Russian teenagers take to Freerun

Freerun / Parkour is a new fad sweeping Moscow. The physical activity of moving in the environment without letting any obstacles get in the way, it is becoming more and more popular among the younger generation in Russia.

Vaulting, jumping, somersaulting, and more – that is what a future stylist, banker, journalist, and two IT specialists are practicing, and not one of them is older than twenty.

Danila is eighteen years old. He says freerun has turned his life upside down.

“I have been practicing freerun for three years. When I started, my life changed completely. We are all against drugs. I used to be stupid before and did stupid things,” said Danila, a freerunner.

Armen Guloyan is the President of the Russian Association of Freerun.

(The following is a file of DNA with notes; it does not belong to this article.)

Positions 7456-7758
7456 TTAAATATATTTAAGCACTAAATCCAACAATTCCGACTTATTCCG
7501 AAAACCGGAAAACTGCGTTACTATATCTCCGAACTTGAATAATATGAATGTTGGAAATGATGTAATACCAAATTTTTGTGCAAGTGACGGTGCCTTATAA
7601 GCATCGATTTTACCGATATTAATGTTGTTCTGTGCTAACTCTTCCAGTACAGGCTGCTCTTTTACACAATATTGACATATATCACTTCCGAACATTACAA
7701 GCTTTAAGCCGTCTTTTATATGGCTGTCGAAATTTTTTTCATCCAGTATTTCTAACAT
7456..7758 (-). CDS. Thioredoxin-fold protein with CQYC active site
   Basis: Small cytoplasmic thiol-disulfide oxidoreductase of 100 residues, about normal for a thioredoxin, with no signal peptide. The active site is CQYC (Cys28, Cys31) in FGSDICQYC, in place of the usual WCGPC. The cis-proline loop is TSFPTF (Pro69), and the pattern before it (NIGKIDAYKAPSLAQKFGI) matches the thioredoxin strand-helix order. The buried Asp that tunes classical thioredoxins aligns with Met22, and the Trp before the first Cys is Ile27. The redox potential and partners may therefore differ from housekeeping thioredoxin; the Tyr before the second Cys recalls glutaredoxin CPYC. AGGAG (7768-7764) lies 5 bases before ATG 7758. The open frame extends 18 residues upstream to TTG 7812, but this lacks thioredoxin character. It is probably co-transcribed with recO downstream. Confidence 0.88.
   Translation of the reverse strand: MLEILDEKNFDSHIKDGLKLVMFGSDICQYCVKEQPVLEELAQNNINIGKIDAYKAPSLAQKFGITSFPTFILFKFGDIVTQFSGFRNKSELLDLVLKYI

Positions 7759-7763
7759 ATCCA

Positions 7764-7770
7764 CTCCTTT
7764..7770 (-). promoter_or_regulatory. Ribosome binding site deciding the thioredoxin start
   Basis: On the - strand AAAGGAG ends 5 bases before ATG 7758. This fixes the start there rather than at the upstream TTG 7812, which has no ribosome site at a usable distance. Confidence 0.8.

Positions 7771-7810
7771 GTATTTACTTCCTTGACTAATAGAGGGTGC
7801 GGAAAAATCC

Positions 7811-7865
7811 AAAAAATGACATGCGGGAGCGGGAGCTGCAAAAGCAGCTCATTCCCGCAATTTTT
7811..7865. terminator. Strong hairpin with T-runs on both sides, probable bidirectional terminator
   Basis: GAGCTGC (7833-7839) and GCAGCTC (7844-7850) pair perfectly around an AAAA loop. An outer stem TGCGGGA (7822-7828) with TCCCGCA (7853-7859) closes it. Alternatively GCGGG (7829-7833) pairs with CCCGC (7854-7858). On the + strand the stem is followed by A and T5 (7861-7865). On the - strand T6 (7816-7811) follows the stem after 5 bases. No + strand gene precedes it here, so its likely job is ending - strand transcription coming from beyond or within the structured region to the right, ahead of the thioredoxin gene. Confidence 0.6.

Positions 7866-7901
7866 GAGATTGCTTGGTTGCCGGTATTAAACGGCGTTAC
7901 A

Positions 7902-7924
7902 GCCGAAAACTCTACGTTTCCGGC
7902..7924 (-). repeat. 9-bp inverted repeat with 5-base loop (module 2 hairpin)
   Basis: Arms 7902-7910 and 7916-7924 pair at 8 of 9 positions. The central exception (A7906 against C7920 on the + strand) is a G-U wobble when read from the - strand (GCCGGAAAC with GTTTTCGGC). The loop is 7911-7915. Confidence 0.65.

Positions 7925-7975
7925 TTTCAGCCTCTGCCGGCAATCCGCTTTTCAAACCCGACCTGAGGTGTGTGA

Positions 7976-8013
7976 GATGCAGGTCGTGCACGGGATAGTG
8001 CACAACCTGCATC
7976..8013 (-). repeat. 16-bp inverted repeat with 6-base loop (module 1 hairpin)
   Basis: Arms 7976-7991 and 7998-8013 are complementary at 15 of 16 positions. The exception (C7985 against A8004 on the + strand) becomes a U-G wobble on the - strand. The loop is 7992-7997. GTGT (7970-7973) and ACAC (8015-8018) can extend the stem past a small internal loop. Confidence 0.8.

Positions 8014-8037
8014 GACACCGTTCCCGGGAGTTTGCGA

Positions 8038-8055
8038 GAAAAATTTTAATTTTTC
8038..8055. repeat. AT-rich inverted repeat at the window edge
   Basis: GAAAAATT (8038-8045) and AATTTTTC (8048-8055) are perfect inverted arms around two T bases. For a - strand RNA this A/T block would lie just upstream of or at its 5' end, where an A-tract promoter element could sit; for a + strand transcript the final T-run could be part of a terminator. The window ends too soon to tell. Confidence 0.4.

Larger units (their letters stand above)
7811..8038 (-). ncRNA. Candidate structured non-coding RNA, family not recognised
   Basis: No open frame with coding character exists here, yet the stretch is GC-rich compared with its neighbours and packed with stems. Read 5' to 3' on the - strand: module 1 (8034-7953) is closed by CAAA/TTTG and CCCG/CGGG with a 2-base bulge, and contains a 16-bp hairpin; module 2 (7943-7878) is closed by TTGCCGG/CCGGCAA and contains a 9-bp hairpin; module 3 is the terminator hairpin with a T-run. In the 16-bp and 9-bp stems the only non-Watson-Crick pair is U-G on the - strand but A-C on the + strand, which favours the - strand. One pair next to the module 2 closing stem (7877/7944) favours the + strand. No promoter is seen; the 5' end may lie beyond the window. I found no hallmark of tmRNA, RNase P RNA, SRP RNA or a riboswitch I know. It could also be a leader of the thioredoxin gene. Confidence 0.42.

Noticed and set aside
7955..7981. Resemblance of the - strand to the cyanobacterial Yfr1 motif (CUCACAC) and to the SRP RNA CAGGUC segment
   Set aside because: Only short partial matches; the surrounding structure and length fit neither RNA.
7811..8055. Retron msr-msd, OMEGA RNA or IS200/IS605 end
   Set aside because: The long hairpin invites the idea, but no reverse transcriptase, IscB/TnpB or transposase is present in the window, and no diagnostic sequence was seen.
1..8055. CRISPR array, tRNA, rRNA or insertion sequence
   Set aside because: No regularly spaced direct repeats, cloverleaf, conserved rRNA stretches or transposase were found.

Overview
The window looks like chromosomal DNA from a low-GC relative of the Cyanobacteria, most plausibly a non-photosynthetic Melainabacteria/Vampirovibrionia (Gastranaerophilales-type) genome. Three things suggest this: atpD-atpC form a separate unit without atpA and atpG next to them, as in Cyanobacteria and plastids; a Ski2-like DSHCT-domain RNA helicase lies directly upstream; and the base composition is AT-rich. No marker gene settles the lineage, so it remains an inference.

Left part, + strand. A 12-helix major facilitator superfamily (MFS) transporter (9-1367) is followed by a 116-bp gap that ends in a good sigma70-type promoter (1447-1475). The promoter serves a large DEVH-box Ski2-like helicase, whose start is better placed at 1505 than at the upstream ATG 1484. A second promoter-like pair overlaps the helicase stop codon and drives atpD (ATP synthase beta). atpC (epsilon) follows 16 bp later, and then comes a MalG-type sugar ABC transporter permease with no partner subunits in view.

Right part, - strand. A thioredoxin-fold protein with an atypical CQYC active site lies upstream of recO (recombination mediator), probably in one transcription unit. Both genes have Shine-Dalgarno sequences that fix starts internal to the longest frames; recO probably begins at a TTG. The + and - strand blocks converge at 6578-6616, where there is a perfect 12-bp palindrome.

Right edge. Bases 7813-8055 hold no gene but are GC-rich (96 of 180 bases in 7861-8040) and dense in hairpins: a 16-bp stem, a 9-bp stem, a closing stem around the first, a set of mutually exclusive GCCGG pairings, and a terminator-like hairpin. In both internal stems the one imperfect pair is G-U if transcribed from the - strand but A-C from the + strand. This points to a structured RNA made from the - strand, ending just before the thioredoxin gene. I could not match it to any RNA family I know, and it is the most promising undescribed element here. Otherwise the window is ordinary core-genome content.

And even though he is in charge, there is no pressure on what members should do.

“I never tell them they do anything wrong. Everyone should have his own style because freerun is a free discipline, it is the art of movement and it is a way of looking at life. And everyone has his own way,” Armen Guloyan supposes.

They say the main rule in this activity is never to attempt anything unless you're a hundred percent sure you can do it.

It is not sport, but creative philosophy.

The activity has been attracting the attention of the youngest boys as well.

Mark and Vladik try to attend as many work-outs as possible.

“We also practice freerun. And we would like to become real professionals, so we come here to watch the guys do it and learn from them,” the boys claimed.

Freerun can be practiced by anyone, anywhere and at any time. And if you manage to master it, it does not only become a physical activity, but also an art.